Pioneers who remember The Pittsburgh Courier know that it was once the largest and most influential Black weekly newspaper distributed throughout the United States. To commemorate the Courier’s 100th anniversary, the Senator John Heinz History Center mounted an exhibit entitled, “America’s Best Weekly: A Century of the Pittsburgh Courier.” An affiliate of the Smithsonian, the Heinz Center, the largest history museum in Pennsylvania, is in Pittsburgh, where the Courier began publication in 1910.
The exhibit, which opened February 2011 and continues until June 2, 2012, provides an historical account of the newspaper’s reach and impact throughout the nation over the past century.
The History Center’s Curator of African American Collections and president of the Association of African American Museums, Samuel W. Black, spent several hundred hours collecting, researching and interpreting the evidence that documents the Courier’s history. Three months ago, I had the opportunity to tour the gallery with him. Of special note is the evolution of The Pittsburgh Courier, with new scholarship related to co-editors Edward N. Harleston and Robert L. Vann.
Early editions began protesting racial segregation by custom and law, including slum conditions where Black people were forced to live, in Pittsburgh and throughout the nation. Simultaneously the Courier encouraged Black people to empower themselves economically and politically.
In the 1940s, the Courier’s Miami representative was John Diaz, a retiree from Philadelphia hired by a local Black newspaper, The Miami Times. Recently Garth C. Reeves Sr., editor-publisher emeritus of The Miami Times, vividly recalled the era when the Courier fought against segregation in the armed services, sports and every other phase of life. According to Reeves, “The Courier designed this double V theme and logo, Democracy: Victory at Home, Victory Abroad, to promote a nationwide effort endorsed by other Black newspapers. One of the Courier’s sportswriters, Wendell Smith, used his column to denounce Major League Baseball’s then-policy of excluding Blacks. Smith’s efforts were a contributing factor when Jackie Robinson broke “the color barrier” and signed with the Brooklyn Dodgers 65 years ago. on April 15, 1947.” (In April 2012, a Black former basketball player Irving “Magic” Johnson and partners bought the Dodgers, now in Los Angeles, for $1 billion.)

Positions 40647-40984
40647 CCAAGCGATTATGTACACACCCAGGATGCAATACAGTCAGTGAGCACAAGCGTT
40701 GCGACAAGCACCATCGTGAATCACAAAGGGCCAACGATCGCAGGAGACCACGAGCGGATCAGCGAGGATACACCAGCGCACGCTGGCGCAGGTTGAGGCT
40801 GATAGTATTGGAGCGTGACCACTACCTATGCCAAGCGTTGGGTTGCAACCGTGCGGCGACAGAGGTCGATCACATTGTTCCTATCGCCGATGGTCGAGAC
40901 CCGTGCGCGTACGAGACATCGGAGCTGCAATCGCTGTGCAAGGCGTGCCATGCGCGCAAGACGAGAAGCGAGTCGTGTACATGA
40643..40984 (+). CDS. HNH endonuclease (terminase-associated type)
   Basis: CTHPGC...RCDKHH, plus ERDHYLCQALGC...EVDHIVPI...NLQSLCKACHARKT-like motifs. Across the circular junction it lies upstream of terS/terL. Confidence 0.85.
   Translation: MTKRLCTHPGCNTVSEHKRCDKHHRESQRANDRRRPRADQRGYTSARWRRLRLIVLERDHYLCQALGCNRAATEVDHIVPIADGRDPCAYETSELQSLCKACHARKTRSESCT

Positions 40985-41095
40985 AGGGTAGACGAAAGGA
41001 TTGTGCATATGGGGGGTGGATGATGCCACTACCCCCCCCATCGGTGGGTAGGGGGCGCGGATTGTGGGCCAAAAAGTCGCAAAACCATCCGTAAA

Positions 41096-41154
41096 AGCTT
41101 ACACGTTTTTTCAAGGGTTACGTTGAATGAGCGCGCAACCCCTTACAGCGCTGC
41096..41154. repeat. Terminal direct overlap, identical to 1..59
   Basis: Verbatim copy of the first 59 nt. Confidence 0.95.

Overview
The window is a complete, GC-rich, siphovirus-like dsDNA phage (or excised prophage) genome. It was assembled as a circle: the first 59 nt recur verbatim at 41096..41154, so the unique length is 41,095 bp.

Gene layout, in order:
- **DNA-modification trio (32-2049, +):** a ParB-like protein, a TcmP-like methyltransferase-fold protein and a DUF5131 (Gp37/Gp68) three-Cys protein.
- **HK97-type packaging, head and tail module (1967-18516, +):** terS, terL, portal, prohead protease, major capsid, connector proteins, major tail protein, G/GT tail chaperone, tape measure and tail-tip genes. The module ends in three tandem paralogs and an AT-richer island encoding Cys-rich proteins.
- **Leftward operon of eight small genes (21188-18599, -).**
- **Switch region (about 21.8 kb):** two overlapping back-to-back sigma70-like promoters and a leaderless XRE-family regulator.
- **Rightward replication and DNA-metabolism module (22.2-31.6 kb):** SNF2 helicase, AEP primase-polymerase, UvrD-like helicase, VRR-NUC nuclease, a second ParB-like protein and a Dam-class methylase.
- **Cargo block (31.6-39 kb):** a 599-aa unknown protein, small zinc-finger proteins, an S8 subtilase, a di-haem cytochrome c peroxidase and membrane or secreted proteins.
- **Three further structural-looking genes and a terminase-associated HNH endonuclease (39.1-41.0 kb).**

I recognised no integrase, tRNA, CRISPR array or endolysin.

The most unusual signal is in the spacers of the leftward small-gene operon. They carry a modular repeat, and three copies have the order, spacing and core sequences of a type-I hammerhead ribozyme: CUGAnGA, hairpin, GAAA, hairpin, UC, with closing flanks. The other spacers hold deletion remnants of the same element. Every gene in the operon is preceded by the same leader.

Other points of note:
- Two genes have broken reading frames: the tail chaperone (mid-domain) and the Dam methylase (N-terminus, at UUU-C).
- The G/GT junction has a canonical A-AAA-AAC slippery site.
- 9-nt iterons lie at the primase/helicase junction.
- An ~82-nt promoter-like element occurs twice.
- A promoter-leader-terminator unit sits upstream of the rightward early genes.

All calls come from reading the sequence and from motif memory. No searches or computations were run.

The Courier peaked in 1948 with a weekly national circulation of 450,000 and 400 employees including reporters, editors, photographers, and foreign correspondents. Bureaus located in Washington, D. C., New Orleans, Los Angeles, Detroit and Chicago supplied the news and photos for 14 regional editions assembled at its headquarters in Pittsburgh’s Hill District, without fax or copy machines, scanners or the Internet.
Weekly distribution from Pittsburgh was made through the Pullman Porters, a network of Blacks who worked on trains travelling to the Jim Crow South where papers were frequently banned or destroyed. The Courier set up a relationship with the porters through A. Phillip Randolph, a Black labor activist and organizer. The Stop and Drop campaign was developed using trains running from New York to Miami and Tampa. Whenever the trains stopped a bundle of papers was dropped and sold throughout the segregated regions.
In the 1950s national circulation began to decline, but the paper never missed a week of publication. It was sold in 1965 to the Chicago Defender newspaper and became The New Pittsburgh Courier. The exhibit ends announcing the new era. To view an artifact slideshow visit:www.heinzhistorycenter.org/exhibits.aspx?ExhibitID=23.